Pug-noses - for Maple Trees and Fun
All my friends called the maple tree seeds pug-noses when I was growing up in Brooklyn. We would open the sticky pod and affix it to our nose. Sometimes we would grab a handful of seeds and toss them into the air creating a pug-nose storm. We’d watch the pug-nose wings spin and flutter to the ground. Then we’d do it again. We would usually end up twirling around ourselves in our pug-nose imitations until we were too dizzy to stand. It was lots of fun.
But that was then. Before having grown up with a lawn to care for. Now pug-nose storms precede an abundance of new maple trees. If we leave them to grow we will have a forest in no time. Maples grow fast and I find seedlings in the most improbable places: poking out from cement seams on our driveway, in the flowerpots on the patio, up in the gutters, and, of course, everywhere in the lawn. We have several maple trees that planted themselves in the backyard and are now full grown. What used to be a gently shaded garden has turned into a deeply shaded one, which requires new shade-loving plants.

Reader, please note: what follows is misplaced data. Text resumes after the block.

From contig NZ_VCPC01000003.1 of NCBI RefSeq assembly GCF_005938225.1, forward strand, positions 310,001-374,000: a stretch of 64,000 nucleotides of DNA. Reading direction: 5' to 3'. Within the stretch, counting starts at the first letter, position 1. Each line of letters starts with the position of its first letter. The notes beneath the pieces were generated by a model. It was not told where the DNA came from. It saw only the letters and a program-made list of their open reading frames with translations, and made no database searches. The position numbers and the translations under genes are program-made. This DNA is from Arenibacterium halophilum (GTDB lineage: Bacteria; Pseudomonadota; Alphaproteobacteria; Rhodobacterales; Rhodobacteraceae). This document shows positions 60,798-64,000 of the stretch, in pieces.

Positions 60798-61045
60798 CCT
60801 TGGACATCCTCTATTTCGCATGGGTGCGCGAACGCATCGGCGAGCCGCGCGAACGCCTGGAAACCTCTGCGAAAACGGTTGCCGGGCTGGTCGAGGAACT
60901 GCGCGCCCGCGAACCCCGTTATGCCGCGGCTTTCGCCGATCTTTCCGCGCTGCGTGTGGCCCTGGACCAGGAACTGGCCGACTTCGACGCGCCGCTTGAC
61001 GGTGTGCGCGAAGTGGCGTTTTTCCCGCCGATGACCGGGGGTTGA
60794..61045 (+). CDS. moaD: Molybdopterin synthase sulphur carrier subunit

Still, the pug-noses backlit by the sun are beautiful. It is easy to appreciate their form and numbers while they remain on the tree though some have already fallen, blown by the windy spring days in their own flights of freedom. No doubt roots will start to spread any day now and I will find myself getting exercise as I bend down and try to manage their spread.
I have to admit, though, that I probably will end up reverting to my younger days when these pug-noses whirl down. If the neighbor’s children come outside and ask me what I’m doing, I’ll show them how to open the pods to stick on their noses and how to make a pug-nose storm and we can twirl around together.
Want to know about the variety of maple trees?http://www.aboutmapletrees.com/